Abstract: Max Dvořák’s Catechism of conservation [Katechismus der Denkmalpflege], first published during the 1914–18 war, is considered a milestone in the history of heritage conservation. The book emerged out of specific political circumstances, as part of the political agenda of Archduke Franz Ferdinand d’Este, heir to the Austrian imperial throne. Although the archduke’s involvement may complicate the book’s legacy, the mission of the Catechism is humanistic and open to general audiences regardless of nationality, citizenship or class affiliation. The paper examines Catechism of conservation from the standpoint of its relevance for contemporary heritage conservation. Do Dvořák’s main concerns differ from the concerns of the current generation of conservationists? Which of Dvořák’s points seem outdated, and which are still relevant? How does Dvořák’s approach to heritage value meet current challenges?

Keywords: Max Dvořák, heritage conservation, Katechismus der Denkmalpflege, Franz Ferdinand d’Este, heritage value, world heritage

Rostislav Švácha (Charles University in Prague), ‘”A higher architectural unity”: Max Dvořák on new buildings in historical settings’ 25/RS1 (https://doi.org/10.48352/uobxjah.00003468)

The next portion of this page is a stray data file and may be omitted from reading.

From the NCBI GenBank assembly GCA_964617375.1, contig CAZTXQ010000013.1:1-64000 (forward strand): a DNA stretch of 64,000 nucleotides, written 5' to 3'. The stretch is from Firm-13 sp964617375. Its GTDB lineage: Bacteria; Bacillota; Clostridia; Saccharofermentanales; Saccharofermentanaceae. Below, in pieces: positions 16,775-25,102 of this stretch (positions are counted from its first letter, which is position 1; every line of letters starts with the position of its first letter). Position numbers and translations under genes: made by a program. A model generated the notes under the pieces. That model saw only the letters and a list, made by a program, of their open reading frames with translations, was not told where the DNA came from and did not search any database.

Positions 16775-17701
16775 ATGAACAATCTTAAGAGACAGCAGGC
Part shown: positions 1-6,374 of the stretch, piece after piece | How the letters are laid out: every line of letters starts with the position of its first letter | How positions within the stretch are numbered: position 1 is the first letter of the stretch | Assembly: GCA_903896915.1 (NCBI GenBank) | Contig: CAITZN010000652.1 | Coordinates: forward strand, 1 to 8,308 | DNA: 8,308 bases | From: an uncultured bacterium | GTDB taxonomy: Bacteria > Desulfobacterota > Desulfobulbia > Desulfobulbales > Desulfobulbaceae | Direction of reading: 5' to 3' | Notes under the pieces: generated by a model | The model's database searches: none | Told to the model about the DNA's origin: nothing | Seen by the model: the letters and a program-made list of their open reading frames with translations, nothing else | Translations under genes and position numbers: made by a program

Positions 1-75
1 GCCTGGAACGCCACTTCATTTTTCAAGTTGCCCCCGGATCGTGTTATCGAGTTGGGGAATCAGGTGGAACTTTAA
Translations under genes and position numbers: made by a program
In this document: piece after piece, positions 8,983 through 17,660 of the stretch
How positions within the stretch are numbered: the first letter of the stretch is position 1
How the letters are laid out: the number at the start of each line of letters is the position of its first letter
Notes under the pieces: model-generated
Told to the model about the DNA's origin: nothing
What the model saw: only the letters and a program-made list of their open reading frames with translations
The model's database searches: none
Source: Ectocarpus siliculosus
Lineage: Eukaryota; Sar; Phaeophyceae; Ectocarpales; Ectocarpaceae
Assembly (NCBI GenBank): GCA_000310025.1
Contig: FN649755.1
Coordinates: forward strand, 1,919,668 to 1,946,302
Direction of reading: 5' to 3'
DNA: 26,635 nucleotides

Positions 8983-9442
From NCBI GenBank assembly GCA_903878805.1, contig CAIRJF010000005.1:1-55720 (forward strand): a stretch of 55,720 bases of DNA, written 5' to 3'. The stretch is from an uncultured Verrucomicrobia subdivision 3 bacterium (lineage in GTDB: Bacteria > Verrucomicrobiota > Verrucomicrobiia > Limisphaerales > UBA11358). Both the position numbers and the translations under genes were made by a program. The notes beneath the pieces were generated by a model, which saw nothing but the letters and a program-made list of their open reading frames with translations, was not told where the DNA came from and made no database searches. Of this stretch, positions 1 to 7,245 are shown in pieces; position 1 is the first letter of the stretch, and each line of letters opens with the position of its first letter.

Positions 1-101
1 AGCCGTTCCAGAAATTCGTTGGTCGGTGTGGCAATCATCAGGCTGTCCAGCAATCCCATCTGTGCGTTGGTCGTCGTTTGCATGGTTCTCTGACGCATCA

Abstract: In the early 20th century, heritage conservation in Central Europe extended the focus of its interest to old towns seen as a whole. Around the same time, the first buildings in the Modernist style began to be introduced into these historical urban settings, and so the question of their ‘contextuality’ arose for the first time. Several texts written by Max Dvořák reacted to both these processes. Dvořák was an opponent of Historicism, and so he did not object to the introduction of Modernism into old towns, but only on condition that a ‘higher architectural unity’ or ‘internal unity’ of old and new was created. Otto Wagner’s designs for the Karlsplatz in Vienna did not meet with Dvořák’s approval because they broke away too radically from the old architectural culture and did not work towards a ‘higher unity’. Dvořák cooperated with the Club for Old Prague on the conservation of heritage sites in Prague. However, the Club had a greater predilection for Modernism than he did. The problem with the terms used by Dvořák lies in their aesthetic nature. This means that they are too open to subjective interpretations.

Key words: preservation, old towns, Modernist architecture, aesthetics, Otto Wagner, Klub Za starou Prahu, Pavel Janák,  Cubism in architecture